This article first appeared on Nasdaq.
We’ve been having an interesting conversation in our office about how often we have been required to complete a questionnaire, how long they have taken and the reason for them.
Some of the recent experiences of our team members:
- Renewing a passport online – 45 minutes;
- Completing a tax return online – 1.5 hours with all the documentation to hand;
- Applying for membership at a local gym – 25 minutes;
- A spouse applying for a part-time position – 35 minutes; and
- Applying for a young child to go to school – 1 hour.
The topic was up for discussion due to occasional objections from advisors and clients taking a 10-12-minute behavioral insights questionnaire to best tailor their investment advice and financial decisions. Why wouldn’t every investor take 10 minutes to complete a one-time questionnaire that would change their investment approach and increase their wealth?
Moreover, why wouldn’t an advisor use the same 10 minutes to understand how to more effectively advise their clients through a deeper understanding of their own financial decision-making approach, cognitive biases and communication style?
The pause that empowers the process
Comparing the recent experiences of my colleagues to the 10 minutes it would take to reveal behavioral insights that would benefit both client and advisor for a lifetime of investing seems a no brainer, though I am admittedly biased, having spent nearly 20 years working in behavioral insights.
Even if that has not been your focus, it’s easy to see the value of completing questionnaires as outlined – those geared toward traveling, getting healthy, great kids education, work, and of course tax returns. Yet some question the value of investing 10 minutes as a gateway to a lifetime of behavioral insight-powered decision making (and investing).
Assuming a typical advisor minimum threshold for client investing is $250,000, and based on Vanguard research with over 56,000 clients, we know that advisors bring 150 bps of additional value to a clients portfolio through behavioral management. That is 1.5%, which means that an advisor has the potential to bring an additional $3,750 annually just by the client investing 10-minutes for completing a behavioral discovery questionnaire.
Whether you start your investment with a $500 gift from grandparents or are reviewing your million-dollar portfolio, take 10 minutes to get a comprehensive insight into your decision-making approach. Then ensure your advisor invests 10 minutes into you by completing the same questionnaire – then you have a wealth creating partnership. From a teenaged investor just setting out to a seasoned investor – the 10 minutes needed to uncover innate behaviors is unlikely to change with age or through various life stages.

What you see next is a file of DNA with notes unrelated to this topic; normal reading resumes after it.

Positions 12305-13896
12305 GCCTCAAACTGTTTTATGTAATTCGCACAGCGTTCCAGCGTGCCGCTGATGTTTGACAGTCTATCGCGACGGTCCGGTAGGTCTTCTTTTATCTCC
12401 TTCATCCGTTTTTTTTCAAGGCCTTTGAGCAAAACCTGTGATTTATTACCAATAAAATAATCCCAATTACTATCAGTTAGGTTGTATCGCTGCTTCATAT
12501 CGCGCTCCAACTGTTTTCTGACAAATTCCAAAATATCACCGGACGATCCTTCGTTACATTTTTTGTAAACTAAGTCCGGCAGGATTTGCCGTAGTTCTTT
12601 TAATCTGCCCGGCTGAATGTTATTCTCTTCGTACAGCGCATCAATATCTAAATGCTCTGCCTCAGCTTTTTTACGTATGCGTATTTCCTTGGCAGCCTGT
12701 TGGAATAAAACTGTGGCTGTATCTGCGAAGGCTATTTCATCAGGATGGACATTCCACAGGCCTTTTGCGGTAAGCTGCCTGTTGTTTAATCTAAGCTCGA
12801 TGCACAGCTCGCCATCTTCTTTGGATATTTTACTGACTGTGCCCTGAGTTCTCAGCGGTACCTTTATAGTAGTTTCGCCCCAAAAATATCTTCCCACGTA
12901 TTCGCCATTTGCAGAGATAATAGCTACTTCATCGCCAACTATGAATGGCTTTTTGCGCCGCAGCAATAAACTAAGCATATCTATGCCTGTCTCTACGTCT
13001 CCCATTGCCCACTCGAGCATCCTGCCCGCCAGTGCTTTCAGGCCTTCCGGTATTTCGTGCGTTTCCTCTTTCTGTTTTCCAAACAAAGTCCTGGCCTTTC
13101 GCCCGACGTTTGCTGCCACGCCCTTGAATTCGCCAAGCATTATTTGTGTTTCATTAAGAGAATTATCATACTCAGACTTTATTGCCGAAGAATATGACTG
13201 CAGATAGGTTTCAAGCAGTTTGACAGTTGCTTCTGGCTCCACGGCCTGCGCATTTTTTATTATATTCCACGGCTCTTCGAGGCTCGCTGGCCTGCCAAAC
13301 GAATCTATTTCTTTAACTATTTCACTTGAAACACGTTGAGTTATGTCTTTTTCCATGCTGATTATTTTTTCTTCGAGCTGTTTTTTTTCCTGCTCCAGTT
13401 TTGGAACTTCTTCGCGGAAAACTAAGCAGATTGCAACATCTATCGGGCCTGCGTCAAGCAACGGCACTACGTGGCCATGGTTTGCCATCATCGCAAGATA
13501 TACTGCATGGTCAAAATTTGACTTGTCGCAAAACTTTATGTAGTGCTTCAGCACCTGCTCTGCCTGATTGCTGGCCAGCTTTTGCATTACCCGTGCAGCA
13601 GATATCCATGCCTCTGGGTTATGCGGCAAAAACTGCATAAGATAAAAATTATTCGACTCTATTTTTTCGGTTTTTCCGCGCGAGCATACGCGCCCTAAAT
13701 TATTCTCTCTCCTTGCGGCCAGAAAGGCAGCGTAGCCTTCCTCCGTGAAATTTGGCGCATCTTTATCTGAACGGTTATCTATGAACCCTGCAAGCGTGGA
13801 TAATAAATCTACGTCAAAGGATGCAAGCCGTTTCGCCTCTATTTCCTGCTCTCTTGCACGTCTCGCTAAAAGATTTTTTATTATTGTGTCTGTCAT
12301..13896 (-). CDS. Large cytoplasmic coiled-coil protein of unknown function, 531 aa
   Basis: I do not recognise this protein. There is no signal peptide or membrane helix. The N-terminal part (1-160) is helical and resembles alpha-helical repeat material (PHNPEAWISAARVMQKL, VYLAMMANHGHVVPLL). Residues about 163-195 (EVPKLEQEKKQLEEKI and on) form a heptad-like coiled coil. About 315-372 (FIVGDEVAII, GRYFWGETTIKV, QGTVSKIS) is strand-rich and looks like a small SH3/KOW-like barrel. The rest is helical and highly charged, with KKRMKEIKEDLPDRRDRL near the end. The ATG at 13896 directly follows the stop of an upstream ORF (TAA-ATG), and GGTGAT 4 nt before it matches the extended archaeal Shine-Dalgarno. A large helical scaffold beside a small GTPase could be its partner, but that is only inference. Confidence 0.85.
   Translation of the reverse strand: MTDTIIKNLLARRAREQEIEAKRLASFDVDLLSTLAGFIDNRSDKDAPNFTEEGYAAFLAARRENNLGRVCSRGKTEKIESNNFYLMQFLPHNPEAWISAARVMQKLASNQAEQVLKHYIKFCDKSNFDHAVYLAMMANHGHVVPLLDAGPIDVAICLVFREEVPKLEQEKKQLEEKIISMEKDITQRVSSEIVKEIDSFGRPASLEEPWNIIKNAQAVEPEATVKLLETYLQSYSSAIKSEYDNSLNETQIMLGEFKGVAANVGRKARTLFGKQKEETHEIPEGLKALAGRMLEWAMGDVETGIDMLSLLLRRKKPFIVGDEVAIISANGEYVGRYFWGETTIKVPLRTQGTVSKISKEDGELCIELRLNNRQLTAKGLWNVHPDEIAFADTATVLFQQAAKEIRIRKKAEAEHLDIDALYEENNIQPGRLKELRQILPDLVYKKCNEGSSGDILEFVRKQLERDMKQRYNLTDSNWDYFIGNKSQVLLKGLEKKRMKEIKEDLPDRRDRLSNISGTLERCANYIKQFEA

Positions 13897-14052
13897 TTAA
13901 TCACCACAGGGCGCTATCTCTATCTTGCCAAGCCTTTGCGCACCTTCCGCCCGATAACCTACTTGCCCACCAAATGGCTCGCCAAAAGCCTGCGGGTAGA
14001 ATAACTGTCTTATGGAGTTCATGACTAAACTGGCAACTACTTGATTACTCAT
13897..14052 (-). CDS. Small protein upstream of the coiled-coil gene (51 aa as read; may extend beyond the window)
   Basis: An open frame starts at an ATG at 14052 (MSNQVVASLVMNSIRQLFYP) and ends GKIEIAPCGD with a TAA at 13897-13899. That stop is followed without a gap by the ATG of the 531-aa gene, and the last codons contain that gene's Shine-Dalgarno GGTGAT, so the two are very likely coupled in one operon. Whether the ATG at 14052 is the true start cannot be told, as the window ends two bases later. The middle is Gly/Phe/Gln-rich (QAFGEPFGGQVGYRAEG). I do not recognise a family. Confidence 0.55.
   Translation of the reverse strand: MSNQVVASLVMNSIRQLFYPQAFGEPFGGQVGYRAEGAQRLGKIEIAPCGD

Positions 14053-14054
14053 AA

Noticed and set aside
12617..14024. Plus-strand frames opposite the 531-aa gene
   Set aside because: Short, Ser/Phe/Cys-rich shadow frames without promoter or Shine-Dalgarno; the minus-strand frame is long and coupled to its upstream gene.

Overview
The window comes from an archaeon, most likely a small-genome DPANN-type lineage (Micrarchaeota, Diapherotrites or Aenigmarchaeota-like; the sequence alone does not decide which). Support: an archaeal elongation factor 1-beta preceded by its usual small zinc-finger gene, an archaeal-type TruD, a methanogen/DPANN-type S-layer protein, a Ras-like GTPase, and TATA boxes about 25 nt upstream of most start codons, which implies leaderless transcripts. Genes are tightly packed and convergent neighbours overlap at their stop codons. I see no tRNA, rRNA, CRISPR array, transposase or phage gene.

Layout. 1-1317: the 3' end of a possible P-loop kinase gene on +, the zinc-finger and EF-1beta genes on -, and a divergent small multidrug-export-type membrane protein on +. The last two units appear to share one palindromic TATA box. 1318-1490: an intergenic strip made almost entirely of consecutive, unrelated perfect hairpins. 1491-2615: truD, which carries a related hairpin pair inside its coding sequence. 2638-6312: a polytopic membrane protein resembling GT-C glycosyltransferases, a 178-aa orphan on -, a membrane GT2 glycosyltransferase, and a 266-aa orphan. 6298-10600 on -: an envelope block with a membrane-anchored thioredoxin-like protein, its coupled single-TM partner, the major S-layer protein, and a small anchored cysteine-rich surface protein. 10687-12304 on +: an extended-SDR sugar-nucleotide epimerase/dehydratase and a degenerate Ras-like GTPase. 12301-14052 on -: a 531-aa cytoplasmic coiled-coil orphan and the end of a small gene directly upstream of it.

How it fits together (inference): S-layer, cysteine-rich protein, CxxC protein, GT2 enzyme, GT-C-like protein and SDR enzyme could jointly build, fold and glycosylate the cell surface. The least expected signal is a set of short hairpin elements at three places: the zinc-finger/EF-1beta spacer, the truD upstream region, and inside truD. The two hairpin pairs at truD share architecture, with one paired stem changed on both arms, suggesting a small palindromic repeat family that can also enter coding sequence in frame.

Should my client invest 10 minutes?
Very often in my experience it is an advisor perception that clients will object to participating in a 10-minute behavioral discovery process. Yet when clients understand the go-forward value of that investment of their time, they not only are willing but eager to take part in fine tuning their wealth management.
Of course, advisors who want the edge such a behavioral questionnaire provides must choose one that is truly actionable, unlike the many questionnaires we complete that give us no real value and gather dust on a proverbial shelf somewhere. It’s not a one off, but something that provides lasting value as advisors and clients continue to reference the information.
In fact, with the right behavioral discovery tool, the actionable takeaways should be so practical that clients can leverage the behavioral insights in other facets of their lives beyond wealth planning and money decisions.
Clearer picture, clearer roadmap
Other short questionnaires around the financial industry often look at or reveal just one aspect, for example, risk tolerance. They stop short of providing a full picture of who the client is and can short-change both investor and advisor.
These narrower assessments that have been the norm for many years are outmoded. So, it likely is the time now to embrace more comprehensive behavioral discovery which provides a deeper, broader, more practical and lasting result.
As more people are exposed to the value and power of leveraging behavioral insights toward better and more tailored financial advice, it becomes not a nice-to-have extra, but a wanted, needed integral part of tailored, high-net-worth planning.
How many other things do you and your clients spend 10 minutes on that will not have near as great an impact or lasting return?